Australian Science, Australia’s Future: Science 2035

Australian Science, Australia’s Future: Science 2035
 

A 10-year plan for how science will support our national ambitions

The Australian Academy of Science is developing a 10-year plan that will position science to support our national ambitions.

‘Australian Science, Australia’s Future: Science 2035’ will examine the capability of Australia’s science system, its ability to compete and collaborate globally, and its contribution to the nation’s economy, security, health and quality of life.

Our nation’s multiple challenges, from health to climate change, complex geopolitics and supply chain interruptions, along with technological and digital transformation, highlight the critical need for a strategic national approach to science to ensure we have the capacity and the talent to secure our future and our place in the world.

This initiative will:

  • explore ways to ensure Australia has the necessary scientific capability to meet an unpredictable future
  • evaluate national capability in science across the entire system, including schools, universities, VET, science-based institutions, industry and government
  • consider how science needs to evolve or change to meet our challenges and advance Australian interests locally and globally.

Why do we need a plan for science?

All Australians should have access to the underpinnings of a proud, secure and prosperous modern nation: quality education, leading healthcare, economic stability and a strong and resilient environment. They should benefit from the opportunities provided by a country that is fair, prosperous, secure and an exemplary global citizen.

Australia’s challenge is to ensure sovereign capability in science to adapt to an increasingly contested world.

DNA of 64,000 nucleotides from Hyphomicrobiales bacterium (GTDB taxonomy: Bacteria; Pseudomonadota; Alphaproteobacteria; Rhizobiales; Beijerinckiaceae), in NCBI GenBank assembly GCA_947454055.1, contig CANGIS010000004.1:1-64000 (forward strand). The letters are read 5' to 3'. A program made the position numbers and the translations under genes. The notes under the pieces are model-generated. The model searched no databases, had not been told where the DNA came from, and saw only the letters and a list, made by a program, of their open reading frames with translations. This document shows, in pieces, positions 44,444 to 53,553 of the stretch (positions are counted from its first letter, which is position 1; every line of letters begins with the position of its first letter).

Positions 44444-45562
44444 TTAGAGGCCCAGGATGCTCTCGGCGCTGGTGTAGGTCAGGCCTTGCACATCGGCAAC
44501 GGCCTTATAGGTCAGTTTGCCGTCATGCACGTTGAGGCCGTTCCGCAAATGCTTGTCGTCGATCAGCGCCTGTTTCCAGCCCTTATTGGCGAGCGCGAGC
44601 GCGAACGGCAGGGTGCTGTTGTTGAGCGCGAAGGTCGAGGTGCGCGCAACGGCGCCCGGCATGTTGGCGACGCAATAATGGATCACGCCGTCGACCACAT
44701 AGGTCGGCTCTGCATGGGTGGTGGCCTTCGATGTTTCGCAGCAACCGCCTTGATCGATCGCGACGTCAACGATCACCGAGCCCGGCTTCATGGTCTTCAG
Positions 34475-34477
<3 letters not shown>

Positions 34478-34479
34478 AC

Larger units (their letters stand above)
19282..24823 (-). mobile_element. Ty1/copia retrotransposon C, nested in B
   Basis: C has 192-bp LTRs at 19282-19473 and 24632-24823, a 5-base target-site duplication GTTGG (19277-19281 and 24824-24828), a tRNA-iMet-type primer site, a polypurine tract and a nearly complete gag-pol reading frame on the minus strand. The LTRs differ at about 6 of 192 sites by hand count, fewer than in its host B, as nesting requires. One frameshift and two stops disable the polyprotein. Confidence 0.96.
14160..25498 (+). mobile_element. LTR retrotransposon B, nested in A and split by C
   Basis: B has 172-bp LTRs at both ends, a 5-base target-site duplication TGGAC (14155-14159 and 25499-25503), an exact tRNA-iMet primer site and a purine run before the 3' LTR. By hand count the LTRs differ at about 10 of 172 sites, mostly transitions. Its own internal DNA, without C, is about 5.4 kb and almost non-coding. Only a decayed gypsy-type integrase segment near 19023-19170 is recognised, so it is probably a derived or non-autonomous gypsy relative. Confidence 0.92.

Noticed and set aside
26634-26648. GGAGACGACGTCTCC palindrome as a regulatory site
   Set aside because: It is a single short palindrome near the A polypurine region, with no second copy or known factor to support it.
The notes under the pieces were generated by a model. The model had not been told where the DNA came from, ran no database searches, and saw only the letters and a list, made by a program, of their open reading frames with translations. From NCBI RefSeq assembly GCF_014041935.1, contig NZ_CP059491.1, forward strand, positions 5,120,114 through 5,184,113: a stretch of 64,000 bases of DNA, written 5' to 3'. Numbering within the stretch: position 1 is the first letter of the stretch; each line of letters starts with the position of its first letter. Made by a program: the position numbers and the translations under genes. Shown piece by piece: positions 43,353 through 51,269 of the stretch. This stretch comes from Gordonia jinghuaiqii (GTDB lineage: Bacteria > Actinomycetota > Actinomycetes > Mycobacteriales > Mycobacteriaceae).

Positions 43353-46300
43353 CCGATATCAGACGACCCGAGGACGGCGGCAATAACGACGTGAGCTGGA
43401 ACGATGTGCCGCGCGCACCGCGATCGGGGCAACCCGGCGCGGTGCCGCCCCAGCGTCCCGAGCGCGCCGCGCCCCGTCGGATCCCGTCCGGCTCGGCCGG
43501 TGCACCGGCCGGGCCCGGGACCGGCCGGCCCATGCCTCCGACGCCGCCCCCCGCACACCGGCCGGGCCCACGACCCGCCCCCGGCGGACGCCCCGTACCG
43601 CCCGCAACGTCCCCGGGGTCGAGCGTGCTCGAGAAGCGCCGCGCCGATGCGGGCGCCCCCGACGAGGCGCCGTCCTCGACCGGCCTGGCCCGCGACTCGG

Australia faces four major challenges:

  1. Demographic change: Australia’s population is changing and ageing. It is growing, culturally and ethnically diverse and, while increasingly urban, is dispersed widely across regional and remote areas, creating unique challenges for the delivery of healthcare, education and food supply.
  2. Technological transformation: Technological advances are accelerating at unprecedented speeds, including digitalisation and artificial intelligence. Sovereign capability will be critical for responsible adoption and implementation, security and economic resilience.
  3. Climate change, decarbonisation and the environment: Australia must rapidly mitigate climate change and transform into a carbon-neutral nation. Simultaneously, it must anticipate, manage and adapt to a changing climate and build resilience across its economy, infrastructure, communities and environment.
  4. Supply chain resilience: Australia lacks industrial diversity and onshore end-to-end capabilities for advanced manufacturing, making it susceptible to external shocks like trade disputes, extreme weather events, pandemics and military conflicts.

Get involved

We invite you to nominate which scientific disciplines underpin these four challenges and to nominate experts who may be selected to work with us to map how science will address these challenges between now and 2035.

Submit your input by close of business Friday 24 May 2024.

If you have any questions, please email science.policy@science.org.au

More information

More information on this initiative will be available soon.

For regular updates on this plan, we encourage you to sign up to our Science Policy and Diplomacy newsletter.

Advisory Panel members

  • Professor Ian Chubb AC FAA FTSE (Chair)
  • Professor Andrew Cuthbertson AO FAA FAHMS FTSE
  • Ms Mibu Fischer
  • Dr Rod Lamberts
  • Professor Joan Leach
  • Dr Martin Parkinson AC PSM
  • Professor Philip Poronnik
  • Ms Kate Pounder
  • Professor Margaret Sheil AO FAA FTSE
  • Dr Ed Simpson
  • Mrs Fiona Simson
  • Dr Katherine Woodthorpe AO FTSE

© 2024 Australian Academy of Science

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